For the Afro-Brazilian musicians of popular Catholicism, or Congadeiros, who live precariously on the urban and rural margins of Brazil, ritual undergirds their struggles for subsistence, spiritual fulfillment, and racial equality. When Congadeiros create ritual, they enter into a tradition begun in the seventeenth century in Brazil by their enslaved African and Afro-descendant ancestors who intoned songs of redemption. In keeping with their ancestors’ evocations of dignity during slavery, worshipers in the present day embed multiple kinds of vested interests within ritual festivity to achieve racial equality. This article explores Congado, the ceremonies of these disenfranchised musicians, to gain a broader understanding of how they use the expressive modalities of music and myth as warrants of truth in their struggles against racism. Insofar as myth and music speak of racial pride and socio-religious transformation, they are reflective of practitioners’ efforts to build a collective epistemology through an acoustics of justice. Indeed, the pursuit to redress social disparities is no more clearly betokened than in the music and myth of Congado vernacular traditions. Thus, this article contributes an ethnomusicological perspective to an interdisciplinary conversation about the conditions of possibility that Congado music and myth afford for the attainment of socio-political transformation. In brief, I investigate the entwinement of music and myth to illuminate the racial economies of Afro-Brazilian devotional expression and call for an understanding of Congado as a crucial site for the poetics and politics of survival.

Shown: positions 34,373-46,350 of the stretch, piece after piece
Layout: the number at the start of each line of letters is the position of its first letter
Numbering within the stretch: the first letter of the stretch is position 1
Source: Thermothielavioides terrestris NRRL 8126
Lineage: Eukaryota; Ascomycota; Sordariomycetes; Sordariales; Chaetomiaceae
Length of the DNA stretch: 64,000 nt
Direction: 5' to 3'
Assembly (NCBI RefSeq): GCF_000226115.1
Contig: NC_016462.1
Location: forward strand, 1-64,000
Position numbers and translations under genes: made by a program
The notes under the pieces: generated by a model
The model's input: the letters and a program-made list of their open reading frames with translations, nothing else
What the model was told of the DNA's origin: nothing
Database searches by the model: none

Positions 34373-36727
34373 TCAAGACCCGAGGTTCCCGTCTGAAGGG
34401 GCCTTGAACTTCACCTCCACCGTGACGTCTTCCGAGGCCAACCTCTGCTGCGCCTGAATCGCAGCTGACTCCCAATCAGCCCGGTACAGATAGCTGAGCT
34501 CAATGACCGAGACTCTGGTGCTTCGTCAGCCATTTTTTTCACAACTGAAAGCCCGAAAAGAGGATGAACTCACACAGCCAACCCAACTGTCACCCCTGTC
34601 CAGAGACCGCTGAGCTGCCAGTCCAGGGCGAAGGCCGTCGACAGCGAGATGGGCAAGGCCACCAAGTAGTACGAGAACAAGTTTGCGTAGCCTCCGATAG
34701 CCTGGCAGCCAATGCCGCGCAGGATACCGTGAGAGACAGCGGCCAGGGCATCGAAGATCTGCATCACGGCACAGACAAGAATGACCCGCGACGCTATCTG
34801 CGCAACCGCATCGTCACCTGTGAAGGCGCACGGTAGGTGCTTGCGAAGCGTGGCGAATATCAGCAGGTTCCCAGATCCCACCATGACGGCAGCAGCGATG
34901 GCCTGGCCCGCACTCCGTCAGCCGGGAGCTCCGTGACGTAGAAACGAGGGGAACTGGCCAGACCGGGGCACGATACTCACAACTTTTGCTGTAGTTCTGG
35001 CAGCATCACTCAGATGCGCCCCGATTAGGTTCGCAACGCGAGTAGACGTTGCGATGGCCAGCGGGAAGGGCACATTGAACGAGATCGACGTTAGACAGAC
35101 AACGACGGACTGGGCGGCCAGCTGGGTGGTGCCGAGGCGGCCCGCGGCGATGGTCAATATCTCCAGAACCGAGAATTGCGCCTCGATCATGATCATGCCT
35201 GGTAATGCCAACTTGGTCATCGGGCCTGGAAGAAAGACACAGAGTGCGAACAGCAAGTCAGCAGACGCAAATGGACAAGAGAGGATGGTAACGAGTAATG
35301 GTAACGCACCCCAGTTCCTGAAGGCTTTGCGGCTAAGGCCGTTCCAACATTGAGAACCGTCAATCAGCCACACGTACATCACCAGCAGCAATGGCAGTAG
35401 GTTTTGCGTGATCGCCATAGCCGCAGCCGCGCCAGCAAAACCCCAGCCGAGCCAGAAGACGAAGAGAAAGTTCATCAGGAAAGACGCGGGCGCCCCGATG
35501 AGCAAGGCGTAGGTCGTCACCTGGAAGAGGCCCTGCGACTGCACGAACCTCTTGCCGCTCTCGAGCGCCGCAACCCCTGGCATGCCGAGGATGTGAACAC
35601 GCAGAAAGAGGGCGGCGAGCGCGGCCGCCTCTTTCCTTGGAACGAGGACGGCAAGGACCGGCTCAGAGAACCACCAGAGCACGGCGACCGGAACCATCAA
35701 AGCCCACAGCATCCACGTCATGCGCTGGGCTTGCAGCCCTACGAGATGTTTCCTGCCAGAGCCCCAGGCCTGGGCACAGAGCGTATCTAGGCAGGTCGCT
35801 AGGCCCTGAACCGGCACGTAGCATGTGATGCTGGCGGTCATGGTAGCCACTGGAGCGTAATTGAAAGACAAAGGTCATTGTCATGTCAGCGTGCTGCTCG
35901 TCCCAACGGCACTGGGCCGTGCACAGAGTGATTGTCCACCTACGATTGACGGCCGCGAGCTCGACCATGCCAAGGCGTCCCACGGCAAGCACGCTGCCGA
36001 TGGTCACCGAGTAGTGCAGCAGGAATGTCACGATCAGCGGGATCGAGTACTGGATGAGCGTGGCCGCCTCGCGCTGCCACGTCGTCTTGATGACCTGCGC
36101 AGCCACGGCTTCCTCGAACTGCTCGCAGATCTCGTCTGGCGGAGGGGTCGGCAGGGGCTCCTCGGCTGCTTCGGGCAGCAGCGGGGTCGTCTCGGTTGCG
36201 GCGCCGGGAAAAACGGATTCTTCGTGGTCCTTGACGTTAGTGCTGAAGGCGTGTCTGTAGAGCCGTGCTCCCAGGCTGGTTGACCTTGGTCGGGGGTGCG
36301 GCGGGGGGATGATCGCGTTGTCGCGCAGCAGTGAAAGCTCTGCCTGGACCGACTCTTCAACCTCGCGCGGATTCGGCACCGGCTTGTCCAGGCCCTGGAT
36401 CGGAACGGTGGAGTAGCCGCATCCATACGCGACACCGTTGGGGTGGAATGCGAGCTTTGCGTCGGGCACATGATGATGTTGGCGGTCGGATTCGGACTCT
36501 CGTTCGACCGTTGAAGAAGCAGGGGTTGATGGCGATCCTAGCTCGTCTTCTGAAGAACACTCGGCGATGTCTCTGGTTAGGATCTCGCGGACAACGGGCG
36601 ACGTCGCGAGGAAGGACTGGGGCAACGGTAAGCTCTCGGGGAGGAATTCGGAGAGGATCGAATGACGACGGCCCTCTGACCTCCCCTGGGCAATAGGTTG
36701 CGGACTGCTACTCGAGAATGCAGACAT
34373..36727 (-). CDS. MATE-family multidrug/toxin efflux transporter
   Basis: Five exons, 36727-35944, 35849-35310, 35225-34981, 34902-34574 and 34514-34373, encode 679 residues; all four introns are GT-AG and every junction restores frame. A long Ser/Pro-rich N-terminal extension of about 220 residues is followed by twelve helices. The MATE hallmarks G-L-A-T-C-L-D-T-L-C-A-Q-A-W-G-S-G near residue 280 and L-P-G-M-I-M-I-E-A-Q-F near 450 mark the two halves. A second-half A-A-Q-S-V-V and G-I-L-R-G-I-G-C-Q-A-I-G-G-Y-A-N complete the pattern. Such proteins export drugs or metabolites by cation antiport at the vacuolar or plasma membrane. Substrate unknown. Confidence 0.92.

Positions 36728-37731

Author Biography

Genevieve E. V. Dempsey is an ethnomusicologist and musician, specializing largely in the musics of Latin America and the Lusophone world. She is currently the Mamolen Fellow at the Hutchins Center for African and African American Research at Harvard University for the 2017-18 academic year. She recently completed a postdoctoral fellowship with the Reed Foundation as a Ruth Landes Memorial Research Fund Fellow in Washington, D.C. Prior to this, she received her Ph.D. in ethnomusicology from the University of Chicago in 2016. Her ethnographic and archival research has taken her to, among other places, Rio de Janeiro, São Paulo, Belo Horizonte, Lisbon, and Buenos Aires, where she examined music and ritual, race, class, gender, and sexuality. Dempsey has been awarded a number of prestigious fellowships, including grants from the American Association of University Women, Fulbright U.S. Student Program, Fundação Calouste Gulbenkian, and the United States Department of Education. Prior to the University of Chicago, she graduated cum laude from the University of Notre Dame with a B.A. in Political Science, Economics, and Latin American Studies.

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